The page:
The Pakistan general election is fast approaching - but one community will not be casting votes

Samira Shackle talks to members of the Ahmadiyya, a minority numbering 4 million. The Ahmadis are branded as "non-Muslims", suffer violent attacks on their mosques and will boycott this weekend's elections.

Pakistan is gearing up for the historic election on 11 May that will mark its first democratic transition from one civilian government to another. Turnout is set to be higher than ever before. But there is one community, numbering around 4 million, who will not be casting their votes.

The Ahmadis are a vilified religious minority in Pakistan, who have undergone decades of persecution. It comes down to a theological dispute. Ahmadis believe that Mirza Ghulam Ahmad, who founded their movement in pre-Partition India in 1889, was a messiah. That contradicts the central belief in mainstream Islam that Muhammad was the final prophet.

In 1974, a law was passed that not only declared Ahmadis non-Muslims, but banned them from “posing as Muslims”. They have not voted since; doing so would be a tacit acceptance that they are not Muslims, as they would be placed on a voter list with other religious minorities, such as Christians and Hindus. Voter registration forms require Ahmadis to disassociate themselves from the Prophet Muhammad; they say that to do so is against their religion, and so the stalemate continues.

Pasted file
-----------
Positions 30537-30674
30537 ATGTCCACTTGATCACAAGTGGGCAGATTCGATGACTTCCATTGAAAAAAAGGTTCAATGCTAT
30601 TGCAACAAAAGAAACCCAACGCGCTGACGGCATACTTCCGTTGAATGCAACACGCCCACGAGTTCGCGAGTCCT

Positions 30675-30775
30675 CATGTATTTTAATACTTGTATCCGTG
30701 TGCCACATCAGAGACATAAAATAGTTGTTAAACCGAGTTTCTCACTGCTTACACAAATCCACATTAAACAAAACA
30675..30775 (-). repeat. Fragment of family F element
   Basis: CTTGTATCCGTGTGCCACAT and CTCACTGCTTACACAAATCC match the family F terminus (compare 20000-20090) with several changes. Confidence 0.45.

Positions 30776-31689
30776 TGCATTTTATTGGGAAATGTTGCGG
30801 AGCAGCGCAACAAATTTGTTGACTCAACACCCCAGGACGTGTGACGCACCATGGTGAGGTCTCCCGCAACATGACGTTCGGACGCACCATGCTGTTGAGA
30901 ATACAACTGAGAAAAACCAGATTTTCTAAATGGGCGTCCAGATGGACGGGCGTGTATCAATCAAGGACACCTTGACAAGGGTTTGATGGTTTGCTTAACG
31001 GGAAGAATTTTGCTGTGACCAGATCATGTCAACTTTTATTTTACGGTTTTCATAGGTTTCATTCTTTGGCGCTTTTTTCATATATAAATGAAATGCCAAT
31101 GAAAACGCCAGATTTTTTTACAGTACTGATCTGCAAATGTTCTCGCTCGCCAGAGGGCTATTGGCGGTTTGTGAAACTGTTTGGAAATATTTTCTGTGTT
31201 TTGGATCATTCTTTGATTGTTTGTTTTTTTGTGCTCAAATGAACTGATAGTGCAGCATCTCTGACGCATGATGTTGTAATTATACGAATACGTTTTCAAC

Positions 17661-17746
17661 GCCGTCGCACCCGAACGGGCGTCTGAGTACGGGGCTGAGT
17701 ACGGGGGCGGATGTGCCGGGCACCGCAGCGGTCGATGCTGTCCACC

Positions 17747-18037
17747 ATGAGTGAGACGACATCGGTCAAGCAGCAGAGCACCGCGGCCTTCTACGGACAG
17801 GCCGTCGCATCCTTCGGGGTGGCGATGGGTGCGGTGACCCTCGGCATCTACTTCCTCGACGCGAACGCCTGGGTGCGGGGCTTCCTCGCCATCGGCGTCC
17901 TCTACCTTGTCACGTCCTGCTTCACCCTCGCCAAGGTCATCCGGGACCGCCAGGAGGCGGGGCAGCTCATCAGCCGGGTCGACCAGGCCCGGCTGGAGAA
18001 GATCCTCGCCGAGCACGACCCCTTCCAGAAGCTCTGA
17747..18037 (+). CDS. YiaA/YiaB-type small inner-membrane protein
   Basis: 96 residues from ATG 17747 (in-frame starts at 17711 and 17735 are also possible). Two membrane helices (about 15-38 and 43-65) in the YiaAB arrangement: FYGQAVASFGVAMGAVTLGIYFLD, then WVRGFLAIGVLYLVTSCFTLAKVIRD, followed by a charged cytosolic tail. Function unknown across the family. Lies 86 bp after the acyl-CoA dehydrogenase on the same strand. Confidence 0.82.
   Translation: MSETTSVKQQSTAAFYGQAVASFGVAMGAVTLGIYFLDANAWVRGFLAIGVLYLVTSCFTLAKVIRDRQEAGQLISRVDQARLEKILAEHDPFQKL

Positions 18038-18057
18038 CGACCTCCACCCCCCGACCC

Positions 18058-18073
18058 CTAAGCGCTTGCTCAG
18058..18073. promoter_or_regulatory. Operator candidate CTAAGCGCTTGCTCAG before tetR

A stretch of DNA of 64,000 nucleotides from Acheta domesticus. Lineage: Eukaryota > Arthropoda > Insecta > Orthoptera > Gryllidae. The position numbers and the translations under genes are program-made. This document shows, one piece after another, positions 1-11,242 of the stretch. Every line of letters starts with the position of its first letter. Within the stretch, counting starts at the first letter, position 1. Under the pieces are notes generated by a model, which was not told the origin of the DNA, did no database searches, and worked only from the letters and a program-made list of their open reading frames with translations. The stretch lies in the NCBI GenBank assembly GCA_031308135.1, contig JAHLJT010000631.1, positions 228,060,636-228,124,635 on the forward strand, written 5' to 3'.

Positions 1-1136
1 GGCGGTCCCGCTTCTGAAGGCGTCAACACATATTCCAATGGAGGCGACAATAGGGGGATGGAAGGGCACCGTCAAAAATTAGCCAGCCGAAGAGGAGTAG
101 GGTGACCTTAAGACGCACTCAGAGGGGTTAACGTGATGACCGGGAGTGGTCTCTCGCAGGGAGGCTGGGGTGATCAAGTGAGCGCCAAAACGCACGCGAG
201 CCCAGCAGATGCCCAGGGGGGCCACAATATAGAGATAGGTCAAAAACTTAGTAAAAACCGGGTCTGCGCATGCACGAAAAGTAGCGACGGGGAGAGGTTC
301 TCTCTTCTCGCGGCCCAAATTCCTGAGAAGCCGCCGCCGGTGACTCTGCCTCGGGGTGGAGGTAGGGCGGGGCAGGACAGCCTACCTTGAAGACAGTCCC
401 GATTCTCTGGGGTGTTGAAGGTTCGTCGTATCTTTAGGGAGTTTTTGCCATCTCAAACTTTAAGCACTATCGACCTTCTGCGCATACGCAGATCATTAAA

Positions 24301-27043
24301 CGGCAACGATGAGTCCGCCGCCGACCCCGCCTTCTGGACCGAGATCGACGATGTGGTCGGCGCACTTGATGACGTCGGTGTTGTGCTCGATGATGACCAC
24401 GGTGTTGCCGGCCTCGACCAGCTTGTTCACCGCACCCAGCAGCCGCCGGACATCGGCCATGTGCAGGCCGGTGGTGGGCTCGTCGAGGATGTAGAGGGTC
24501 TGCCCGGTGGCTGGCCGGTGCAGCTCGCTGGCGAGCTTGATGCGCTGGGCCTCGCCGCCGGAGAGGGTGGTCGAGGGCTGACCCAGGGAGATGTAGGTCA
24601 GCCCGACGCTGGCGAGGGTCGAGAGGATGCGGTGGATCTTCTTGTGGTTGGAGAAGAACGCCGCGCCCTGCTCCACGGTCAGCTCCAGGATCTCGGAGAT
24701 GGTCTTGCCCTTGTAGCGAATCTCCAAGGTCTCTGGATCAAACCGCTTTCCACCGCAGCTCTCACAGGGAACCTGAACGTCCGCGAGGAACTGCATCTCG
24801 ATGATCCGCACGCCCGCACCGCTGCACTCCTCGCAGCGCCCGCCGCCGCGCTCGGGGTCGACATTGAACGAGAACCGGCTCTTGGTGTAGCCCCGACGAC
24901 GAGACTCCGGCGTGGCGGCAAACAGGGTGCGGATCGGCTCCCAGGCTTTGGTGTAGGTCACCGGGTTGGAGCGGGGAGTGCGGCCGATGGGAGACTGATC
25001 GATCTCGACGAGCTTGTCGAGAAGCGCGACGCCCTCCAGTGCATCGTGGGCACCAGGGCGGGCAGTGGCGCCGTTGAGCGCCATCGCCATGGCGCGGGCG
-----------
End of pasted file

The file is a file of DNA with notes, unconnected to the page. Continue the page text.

“We are Muslims so we want the majority to accept us as Muslims,” Bilal Haider, the president of the Ahmadi Youth Committee in Karachi tells me when we speak on the phone. “Until then we cannot vote.” Like many young Ahmadis, he is angry. “When a political party confirms they will give us our rights, then we will vote for them. Until then, I cannot see the situation changing.”

Although the community has not voted for more than three decades, this year there was some fanfare around the boycott. This is because the level of official discrimination appears to be getting even worse. In 2011, the Election Commission issues instructions for an “Ahmadi-only” voter list, separate even to the other religious minorities. “It is the worst kind of discrimination and bigotry,” says Saleem Uddin, the spokesperson for the Jama’at Ahmadiyya, the community’s main organisation. “It is an attempt to exclude Ahmadis from the national discourse.”

Uddin lives in Rabwah, a quiet town in central Punjab where around 90 per cent of the population is Ahmadi, considered the headquarters of the community. I met him in the headquarters of an NGO in a central area of Islamabad, days after the boycott was announced. His statement created quite a stir on social media, with comparisons being drawn between the steady marginalisation of the Ahmadis to the treatment of Jews in Nazi Germany.

The Ahmadi issue was a hot topic after a video surfaced in late April of someone from Imran Khan’s Pakistan Tehreek-e-Insaaf (PTI) party meeting with an Ahmadi community leader in London. Khan promptly released a video statement swearing that he had not solicited Ahmadi votes, and that if he was elected, he would not repeal anti-Ahmadi laws. As the only untested political force, Khan was the Ahmadis’ last hope for their cause to be taken up by someone in the mainstream. So his keenness to disassociate himself from this group as a depressing moment, for both Ahmadis and those concerned with human rights. This is one vote bank which no politician has any interest in winning.